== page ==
Lido’s stETH, a derivative token representing staked ether, has traded roughly at par with Ether since its inception.
The reason was simple: each stETH token represents one staked ETH token and can be redeemed for ETH in the future, after the Ethereum network completes its transition to the proof-of-stake consensus mechanism and withdrawals on that updated network are enabled.
That so-called “peg” broke in dramatic fashion last week, as the value of stETH relative to ETH began to plunge.
stETH began trading at about 97 cents to every dollar of ETH in May. Early Friday morning, it fell to 95 cents on the dollar. On Monday morning, it was trading just above 93 cents on the dollar, according to data from Dune Analytics.
The nosedive in the value of stETH prompted Lido, the protocol that issues it, to quell fears of a broken peg and comparisons to Terra’s failed UST stablecoin.
“The exchange rate between stETH:ETH does not reflect the underlying backing of your staked ETH, but rather a fluctuating secondary market price,” Lido explained on Twitter. “The market is naturally finding a fair price for stETH as some participants need to find liquidity.”
Lido attributed the price fluctuation of stETH to “the Terra collapse, market-wide deleveraging and now withdrawals from larger lending platforms.”
Under the proof-of-stake consensus mechanism, the Ethereum network is secured by people and institutions that stake their ETH for certain periods of time. Running a single Ethereum validator node requires 32 ETH to be staked. Doing so creates a liquidity issue for participants, however: staking ETH isn’t necessarily the most lucrative way to use the cryptocurrency, while the ETH remains locked until after The Merge.
Enter Lido, a protocol that stakes ETH on users’ behalf. When someone contributes ETH to Lido’s staking pool, they receive an equivalent amount of stETH. Because it represents actual ETH, that stETH can be used in yield-bearing DeFi protocols as if it were ETH.
Withdrawal of stETH from DeFi protocols gathered steam last week, according to market observers. The Celsius Network, a company that deposits customer money in those protocols to generate returns far in excess of those available at traditional banks, allegedly made some of the largest withdrawals.
‘Luna By Proxy’
“Celsius is a HUGE holder of stETH,” Riley_gmi, a former Messari analyst, wrote. “In fact, they are the largest holder of interest bearing stETH (stETH on Aave).”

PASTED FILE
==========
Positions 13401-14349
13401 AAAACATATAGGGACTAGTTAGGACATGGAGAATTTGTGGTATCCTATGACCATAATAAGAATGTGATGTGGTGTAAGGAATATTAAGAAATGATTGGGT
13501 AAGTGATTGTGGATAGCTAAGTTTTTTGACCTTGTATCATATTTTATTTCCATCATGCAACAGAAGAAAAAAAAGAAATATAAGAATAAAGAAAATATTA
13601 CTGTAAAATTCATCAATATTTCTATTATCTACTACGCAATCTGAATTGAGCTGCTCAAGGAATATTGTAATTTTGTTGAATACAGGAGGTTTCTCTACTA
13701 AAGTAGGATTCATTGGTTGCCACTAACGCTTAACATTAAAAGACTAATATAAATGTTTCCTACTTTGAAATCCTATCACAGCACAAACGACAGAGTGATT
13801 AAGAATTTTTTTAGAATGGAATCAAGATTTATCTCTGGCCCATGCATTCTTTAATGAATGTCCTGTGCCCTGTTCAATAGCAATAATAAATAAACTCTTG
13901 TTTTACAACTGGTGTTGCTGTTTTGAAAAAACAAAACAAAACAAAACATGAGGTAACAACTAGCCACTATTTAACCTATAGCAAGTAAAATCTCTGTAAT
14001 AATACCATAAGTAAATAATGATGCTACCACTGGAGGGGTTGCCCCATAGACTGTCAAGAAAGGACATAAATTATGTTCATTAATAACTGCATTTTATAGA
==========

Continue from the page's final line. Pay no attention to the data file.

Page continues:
Perhaps spooked by this latest crypto winter, Celsius customers have started to pull their assets from the platform en masse. On Sunday night, Celsius announced it had frozen customer assets so that it could “honor, over time, its withdrawal obligations.”
Of Celsius’ liabilities, totaling 1M ETH, data showed only 27% was held in liquid ETH as of last week. Roughly the same amount is staked and therefore inaccessible until well after Ethereum’s transition to proof-of-stake. The remaining half is stETH.
Some analysts attributed its liquidity problems to hacks and losses during the UST collapse.
“Celsius had 500m of client deposits in Anchor so it was basically Luna by proxy,” Nic Carter tweeted.
In an interview, crypto researcher mhonkasalo told The Defiant there was a war, of sorts, being fought over the price of stETH.
“Everyone knows Celsius has to sell, or they could be front-run by others who are trying to make it worse for Celsius,” he said. “If you think that Celsius is in trouble and they will have to sell their stETH at a discount, well, you just make that discount worse and worse so you can buy it at lower and lower [prices].”
As Celsius sells its stETH, and the price continues to drop, an interesting question opens up for Ethereum bulls.
If one assumes the proof-of-stake transition will be successful, and every stETH will be redeemable for ETH within the next year or two, people betting on Ethereum’s long-term prospects could gobble up ETH at a 5% discount on Sunday, mhonkasalo said.
But if stETH continues to fall relative to ETH — in other words, if Celsius is forced to continue to dump — they might get an even better discount.
“I’ve talked to a couple of holders [of ETH], and they’re like, there’s no need to go into this trade now, because if it goes back to peg, you just missed a trade that was a 3% [profit] trade. But if you wait and things actually get bad, you get to make an 18% trade.”
The resulting game of chicken will be interesting to watch, he added.
“ETH holders would like a discount. But so what’s a good enough discount for people to start buying?” he said. “I like all the market dynamics there. It’s basically like a war.”